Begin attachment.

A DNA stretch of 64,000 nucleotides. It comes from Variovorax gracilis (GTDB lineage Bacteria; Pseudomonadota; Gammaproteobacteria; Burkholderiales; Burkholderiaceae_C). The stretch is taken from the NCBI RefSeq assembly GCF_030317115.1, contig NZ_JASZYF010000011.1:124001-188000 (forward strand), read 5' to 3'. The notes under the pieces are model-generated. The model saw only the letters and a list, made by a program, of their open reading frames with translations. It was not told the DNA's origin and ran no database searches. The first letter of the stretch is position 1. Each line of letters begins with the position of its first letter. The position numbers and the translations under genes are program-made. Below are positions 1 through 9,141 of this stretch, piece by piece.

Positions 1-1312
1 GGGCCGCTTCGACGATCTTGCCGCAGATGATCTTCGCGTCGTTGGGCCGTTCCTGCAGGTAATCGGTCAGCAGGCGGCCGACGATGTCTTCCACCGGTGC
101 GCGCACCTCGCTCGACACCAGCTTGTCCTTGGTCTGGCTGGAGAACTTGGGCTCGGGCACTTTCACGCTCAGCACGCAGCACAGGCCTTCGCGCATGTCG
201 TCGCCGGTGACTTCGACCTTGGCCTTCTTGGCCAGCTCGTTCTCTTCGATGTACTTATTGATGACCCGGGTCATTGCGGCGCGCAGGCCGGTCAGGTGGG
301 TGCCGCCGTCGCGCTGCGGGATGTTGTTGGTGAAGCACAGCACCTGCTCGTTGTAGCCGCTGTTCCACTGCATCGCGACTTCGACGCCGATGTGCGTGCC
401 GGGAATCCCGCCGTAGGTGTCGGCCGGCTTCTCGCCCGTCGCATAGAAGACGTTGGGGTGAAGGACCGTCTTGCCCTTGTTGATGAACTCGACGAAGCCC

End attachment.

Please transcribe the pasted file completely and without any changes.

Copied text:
A DNA stretch of 64,000 nucleotides. It comes from Variovorax gracilis (GTDB lineage Bacteria; Pseudomonadota; Gammaproteobacteria; Burkholderiales; Burkholderiaceae_C). The stretch is taken from the NCBI RefSeq assembly GCF_030317115.1, contig NZ_JASZYF010000011.1:124001-188000 (forward strand), read 5' to 3'. The notes under the pieces are model-generated. The model saw only the letters and a list, made by a program, of their open reading frames with translations. It was not told the DNA's origin and ran no database searches. The first letter of the stretch is position 1. Each line of letters begins with the position of its first letter. The position numbers and the translations under genes are program-made. Below are positions 1 through 9,141 of this stretch, piece by piece.

Positions 1-1312
1 GGGCCGCTTCGACGATCTTGCCGCAGATGATCTTCGCGTCGTTGGGCCGTTCCTGCAGGTAATCGGTCAGCAGGCGGCCGACGATGTCTTCCACCGGTGC
101 GCGCACCTCGCTCGACACCAGCTTGTCCTTGGTCTGGCTGGAGAACTTGGGCTCGGGCACTTTCACGCTCAGCACGCAGCACAGGCCTTCGCGCATGTCG
201 TCGCCGGTGACTTCGACCTTGGCCTTCTTGGCCAGCTCGTTCTCTTCGATGTACTTATTGATGACCCGGGTCATTGCGGCGCGCAGGCCGGTCAGGTGGG
301 TGCCGCCGTCGCGCTGCGGGATGTTGTTGGTGAAGCACAGCACCTGCTCGTTGTAGCCGCTGTTCCACTGCATCGCGACTTCGACGCCGATGTGCGTGCC
401 GGGAATCCCGCCGTAGGTGTCGGCCGGCTTCTCGCCCGTCGCATAGAAGACGTTGGGGTGAAGGACCGTCTTGCCCTTGTTGATGAACTCGACGAAGCCC